"The inbox is filling up, the washing machine is broken, the boiler's on it's last legs and now my boss wants me to get those poxy mandatory competencies up-to-date before the end of the day."
Does this resonate with you? Do you sometimes (or all the time) feel so overwhelmed by normal, day-to-day, life that you're absolutely shattered by the time you get home, but wide-awake, and can't settle, when you go to bed? You are not alone!
But what do we do? Do we muddle on through, praying for that lottery win, so we can throw money at our problems, then just jet off somewhere hot and sip mojitos all day long? Do we continue with the daily grind until we retire into the worn down miserable old gits that we used to laugh at, or run away from, when we were kids? How many of us get stuck on that path, often without realising it until it's too late?
That was very nearly me. Life has a way of getting in the way! As we say in the military "no plan survives contact with the enemy". If I had asked 18-yr old me, what life would be like in my 40s, I'd say something along the lines of: "married, 2/3 kids, swimming lessons, football/rugby training, and dance/gymnastic classes etc midweek, games on the Sunday morning". As daft as it sounds, I actually looked forward to that. Now I'm in my 40s, reality is very different. I have an awesome daughter, who's 18, but I haven't lived with her since she was 2. Although, I have always maintained a fantastic relationship with her. I've never been married, been single most of my adult life, and spent most of my free time alone. A very lonely existence. I searched for a way out of the rut I was in for about 15-yrs. I like to believe I'm an intelligent fella, I've been successful in a very demanding career, so why was my personal life such a failure? Why did it take so long for me to figure it out?
Have you ever been the person someone will turn to for advice? Someone who can be relied upon to provide support to others? In my experience, we humans are very good at giving very practical advice to other people. We seem to be terrible at following it though - even our own! Prof Jordan Peterson goes into a lot of depth on the Psychology of that tendency in his 12-rules for life. I won't go into it here, as I'll do it no justice what so ever, but the rule itself says it all - "Treat yourself like you are someone you are responsible for helping.".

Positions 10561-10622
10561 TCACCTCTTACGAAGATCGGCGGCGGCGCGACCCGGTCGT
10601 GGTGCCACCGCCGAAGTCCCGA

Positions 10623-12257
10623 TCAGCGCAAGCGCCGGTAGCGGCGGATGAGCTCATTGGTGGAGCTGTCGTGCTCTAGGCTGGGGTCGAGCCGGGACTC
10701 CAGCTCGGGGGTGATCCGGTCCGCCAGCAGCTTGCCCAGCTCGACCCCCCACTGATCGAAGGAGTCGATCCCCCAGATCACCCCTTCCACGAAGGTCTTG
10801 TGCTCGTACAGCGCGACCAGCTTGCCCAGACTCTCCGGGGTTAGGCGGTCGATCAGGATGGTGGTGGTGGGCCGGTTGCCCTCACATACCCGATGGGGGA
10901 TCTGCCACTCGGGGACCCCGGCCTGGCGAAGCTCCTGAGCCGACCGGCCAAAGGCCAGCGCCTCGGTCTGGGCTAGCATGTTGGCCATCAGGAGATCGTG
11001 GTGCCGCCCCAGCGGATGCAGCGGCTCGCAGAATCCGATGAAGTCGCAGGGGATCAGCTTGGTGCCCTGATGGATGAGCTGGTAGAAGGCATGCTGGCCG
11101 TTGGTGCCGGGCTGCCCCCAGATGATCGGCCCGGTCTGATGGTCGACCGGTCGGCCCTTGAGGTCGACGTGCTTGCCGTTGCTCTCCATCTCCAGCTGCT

I did one thing that proved to be the key moment in turning my life around, I looked at myself in the mirror and asked myself - out loud - what would I tell myself to do if someone in my situation asked for help? The answer, "remember what makes you smile and do that more often". Now, I'm not naive, I know it's not always as simple as that, but often it boils down to one thing, what would you advise someone else in your position to do? Then do that. It may be a very simple change, it might be a life altering drastic change. But the answer you give yourself is often the one that will make the difference. Suddenly your ever increasing workload, broken boiler, pointless tasks with nonsense deadlines, just don't seem as big an issue. Life doesn't overwhelm you. You manage to get to sleep when you want to. Suddenly the time and energy to do the things you enjoy is magically available to you, when it wasn't before.
Treat yourself like you're someone you're responsible for helping. Follow your own advice. It sounds very easy, doesn't it? What if you just can't find the answer in amongst the mass of worries constantly spinning around in your head though? That's where a coach can help. A coach isn't there to tell you want to do - because we're not you! A coach will ask you questions that will (hopefully) help you navigate a way through the swirling mass to find the answer yourself. I promise you, it's there. Sometimes it's just very well hidden.